Reid, who died on Tuesday after a four-year battle with pancreatic cancer, was elected to the Senate in 1986 and served as majority leader from 2007 to 2015. Those who have followed Reid’s career know that he preferred the negotiations of legislating over press conferences and public performances.
As a man of few words, Reid gave short answers when I interviewed him for an event at Princeton University in November and the virtual format of our conversation, which was held on Zoom, certainly didn’t help. With about 10 minutes to go before the talk was over, Reid declared he was done. It was hard not to chuckle inside, though I kept a straight face. And despite the challenges of the interview, I was thrilled to speak to such a historic figure.
Reid famously scrapped the filibuster for most presidential nominations in 2013 — a decision Republicans later used to their advantage and took one step further by eliminating the 60-vote threshold for Supreme Court justices, which helped former President Donald Trump solidify a 6-3 conservative majority on the Supreme Court.
When I asked Reid about going for the “nuclear option,” however, he said he had no regrets. The former senator told me he no longer thought that the filibuster was beneficial for American democracy, and he stood behind his role in diminishing the procedural rule. He said he believed Republicans had already grown accustomed to abusing the filibuster before his 2013 decision, rendering the upper institution incapable of handling the issues of the day. And he was right. Democracy can’t work if gridlock is the norm.
As Reid wrote in The New York Times in August 2019, “If not for abuse of the filibuster, we would have passed major legislation addressing some of our country’s most pressing issues under President Obama: Millions of undocumented immigrants brought to this country as children would have a pathway to citizenship through the Dream Act; millions of Americans would have a government-run public option as part of health care reform; and the American Jobs Act and the ‘Buffet Rule’ requiring the wealthy pay their fair share of taxes would be law, further strengthening the economy and helping to address the issue of income inequality.”
In other words, Congress needs to get rid of the filibuster if it stands in the way of tackling the most pressing problems of our era.
Reid’s basic insight about American politics was that the Republican Party had become increasingly radical in ways that were dangerous to democracy. As he explained in 2019, “The Republican Congress created Trump.” He understood what political scientists call the asymmetry of American party politics, which explains the GOP’s more extreme shift to the right than the Democrats’ move to the left.
To be sure, Democrats had (and still have) their own left wing. Reid, known as a centrist, was well versed in negotiating with both the progressive and moderate flanks of the Democratic Party throughout the Obama presidency. But Republicans had collectively become much more extreme. This was not just with regards to policy but the rules of politics themselves.
Since the rise of Congressman Newt Gingrich in the 1980s, who promoted a smashmouth style of partisanship, the leadership of the GOP has increasingly disregarded the norms of civility and governance.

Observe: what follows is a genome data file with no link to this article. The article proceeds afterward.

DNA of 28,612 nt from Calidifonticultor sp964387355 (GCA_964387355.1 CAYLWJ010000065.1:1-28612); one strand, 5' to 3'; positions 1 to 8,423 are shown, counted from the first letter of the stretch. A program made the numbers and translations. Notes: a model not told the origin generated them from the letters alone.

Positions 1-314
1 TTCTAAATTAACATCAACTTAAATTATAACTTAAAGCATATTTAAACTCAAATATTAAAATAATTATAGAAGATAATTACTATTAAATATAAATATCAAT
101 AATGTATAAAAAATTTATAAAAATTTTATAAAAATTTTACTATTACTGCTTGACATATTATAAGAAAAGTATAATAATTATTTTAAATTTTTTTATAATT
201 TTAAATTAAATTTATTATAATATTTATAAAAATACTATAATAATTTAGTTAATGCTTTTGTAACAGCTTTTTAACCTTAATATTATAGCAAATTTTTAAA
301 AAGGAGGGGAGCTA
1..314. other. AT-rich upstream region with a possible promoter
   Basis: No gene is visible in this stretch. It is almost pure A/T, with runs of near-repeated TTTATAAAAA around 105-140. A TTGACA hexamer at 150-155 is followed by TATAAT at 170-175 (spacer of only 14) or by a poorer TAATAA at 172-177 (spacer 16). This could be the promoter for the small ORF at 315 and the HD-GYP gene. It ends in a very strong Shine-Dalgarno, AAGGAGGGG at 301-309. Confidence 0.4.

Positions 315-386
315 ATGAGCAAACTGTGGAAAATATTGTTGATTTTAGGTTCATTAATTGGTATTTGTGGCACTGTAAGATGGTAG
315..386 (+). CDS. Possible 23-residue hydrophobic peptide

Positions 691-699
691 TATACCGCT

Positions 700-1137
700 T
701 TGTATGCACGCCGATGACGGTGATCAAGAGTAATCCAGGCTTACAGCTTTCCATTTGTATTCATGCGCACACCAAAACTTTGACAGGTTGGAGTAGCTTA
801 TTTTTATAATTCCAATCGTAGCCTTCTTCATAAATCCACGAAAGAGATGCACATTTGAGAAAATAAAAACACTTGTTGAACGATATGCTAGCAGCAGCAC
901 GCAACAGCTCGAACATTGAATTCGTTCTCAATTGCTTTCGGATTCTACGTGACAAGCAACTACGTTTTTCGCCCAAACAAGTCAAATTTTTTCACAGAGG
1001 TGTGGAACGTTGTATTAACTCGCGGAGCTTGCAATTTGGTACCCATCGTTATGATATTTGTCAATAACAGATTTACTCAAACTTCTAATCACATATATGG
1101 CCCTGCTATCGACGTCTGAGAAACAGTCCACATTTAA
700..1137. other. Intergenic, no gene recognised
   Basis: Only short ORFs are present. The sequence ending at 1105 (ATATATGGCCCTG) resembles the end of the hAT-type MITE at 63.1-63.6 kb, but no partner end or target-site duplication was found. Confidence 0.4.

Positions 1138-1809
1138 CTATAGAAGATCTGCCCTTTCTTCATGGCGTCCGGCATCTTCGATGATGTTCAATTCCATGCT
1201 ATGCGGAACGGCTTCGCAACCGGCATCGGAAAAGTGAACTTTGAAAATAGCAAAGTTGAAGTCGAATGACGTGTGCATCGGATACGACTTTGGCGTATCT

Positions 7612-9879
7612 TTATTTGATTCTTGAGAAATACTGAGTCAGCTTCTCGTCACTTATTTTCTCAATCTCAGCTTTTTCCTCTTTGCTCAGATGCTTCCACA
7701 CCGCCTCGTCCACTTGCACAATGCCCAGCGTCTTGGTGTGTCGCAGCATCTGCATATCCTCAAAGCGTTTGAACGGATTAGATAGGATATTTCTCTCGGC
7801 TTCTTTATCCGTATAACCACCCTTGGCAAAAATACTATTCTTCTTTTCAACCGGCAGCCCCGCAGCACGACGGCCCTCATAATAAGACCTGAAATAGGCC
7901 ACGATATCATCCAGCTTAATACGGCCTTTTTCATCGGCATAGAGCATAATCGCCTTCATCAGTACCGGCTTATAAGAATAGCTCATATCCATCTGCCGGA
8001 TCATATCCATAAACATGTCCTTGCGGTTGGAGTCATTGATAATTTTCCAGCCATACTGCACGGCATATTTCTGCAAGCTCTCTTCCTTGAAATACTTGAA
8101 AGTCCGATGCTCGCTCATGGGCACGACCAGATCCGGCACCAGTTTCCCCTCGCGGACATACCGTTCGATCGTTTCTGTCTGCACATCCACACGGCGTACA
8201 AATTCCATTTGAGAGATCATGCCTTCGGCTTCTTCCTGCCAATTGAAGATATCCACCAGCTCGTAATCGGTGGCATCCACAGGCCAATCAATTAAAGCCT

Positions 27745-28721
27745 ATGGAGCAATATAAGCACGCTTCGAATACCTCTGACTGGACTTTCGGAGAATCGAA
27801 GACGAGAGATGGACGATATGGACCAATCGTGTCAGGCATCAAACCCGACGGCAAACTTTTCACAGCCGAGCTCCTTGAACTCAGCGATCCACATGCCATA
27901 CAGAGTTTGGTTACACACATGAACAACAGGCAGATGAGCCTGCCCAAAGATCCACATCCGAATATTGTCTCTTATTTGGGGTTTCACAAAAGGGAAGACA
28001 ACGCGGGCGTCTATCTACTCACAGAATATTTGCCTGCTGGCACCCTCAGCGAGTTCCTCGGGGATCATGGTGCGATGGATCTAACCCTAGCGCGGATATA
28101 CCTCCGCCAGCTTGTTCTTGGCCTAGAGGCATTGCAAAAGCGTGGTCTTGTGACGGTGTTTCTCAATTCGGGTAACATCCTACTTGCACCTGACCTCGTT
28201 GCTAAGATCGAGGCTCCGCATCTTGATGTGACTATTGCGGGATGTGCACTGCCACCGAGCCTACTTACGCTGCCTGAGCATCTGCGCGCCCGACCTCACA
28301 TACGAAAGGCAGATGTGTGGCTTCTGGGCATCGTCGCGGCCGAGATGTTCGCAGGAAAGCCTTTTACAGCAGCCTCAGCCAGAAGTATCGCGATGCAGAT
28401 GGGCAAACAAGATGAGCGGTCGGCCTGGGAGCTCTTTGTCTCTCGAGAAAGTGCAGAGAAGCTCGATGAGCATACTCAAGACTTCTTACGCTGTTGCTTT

The Republican Party began to wield the filibuster as a weapon of obstruction, stifling a significant number of nominations under President Obama, and play chicken with issues such as raising the debt ceiling. “It’s time to change the Senate before this institution becomes obsolete,” Reid said in 2013 when he unleashed the nuclear option.
Reid reflected on that decision in 2019 and wrote, “I previously assumed, perhaps wrongly, that the fever would eventually break — that Republicans would be forced by the American people to put their country above their party. I assumed the calls for action on critical issues would be heard — that collegiality in the Senate would prevail. That never happened.”
That’s surely why Reid stood by his 2013 decision. Long after pundits had repeatedly weighed the costs of the “nuclear option,” he continued to push for the filibuster to be abandoned. “We need to get the Senate working again,” he wrote in September, mere months before he died. “The sanctity of the Senate is not the filibuster. The sanctity of the Senate — in government as a whole — is the power it holds to better the lives of and protect the rights of the American people.”
As Democrats memorialize the late senator, they need to remember the insights of this clear-eyed lion of the upper chamber. Reid, who was hardly a rebel, understood through years of experience that the dynamics of politics were changing, and one party had taken a sharp turn to the right.
As a result, he was willing to abandon procedures that the so-called Senate establishment had once considered sacrosanct. Democrats, who are currently weighing the possibility of instituting bold reforms in order to address issues like voting rights or climate change, ought to think hard about the lessons that Reid learned during the course of his career.
Reid was a congressional insider, but he came to understand that the rules of the game were being so abused that they posed a danger to our democracy. If Democrats want to honor his legacy, they would do well to consider moving forward with substantial changes to allow majorities to be more responsive to the massive challenges that we face in the coming years.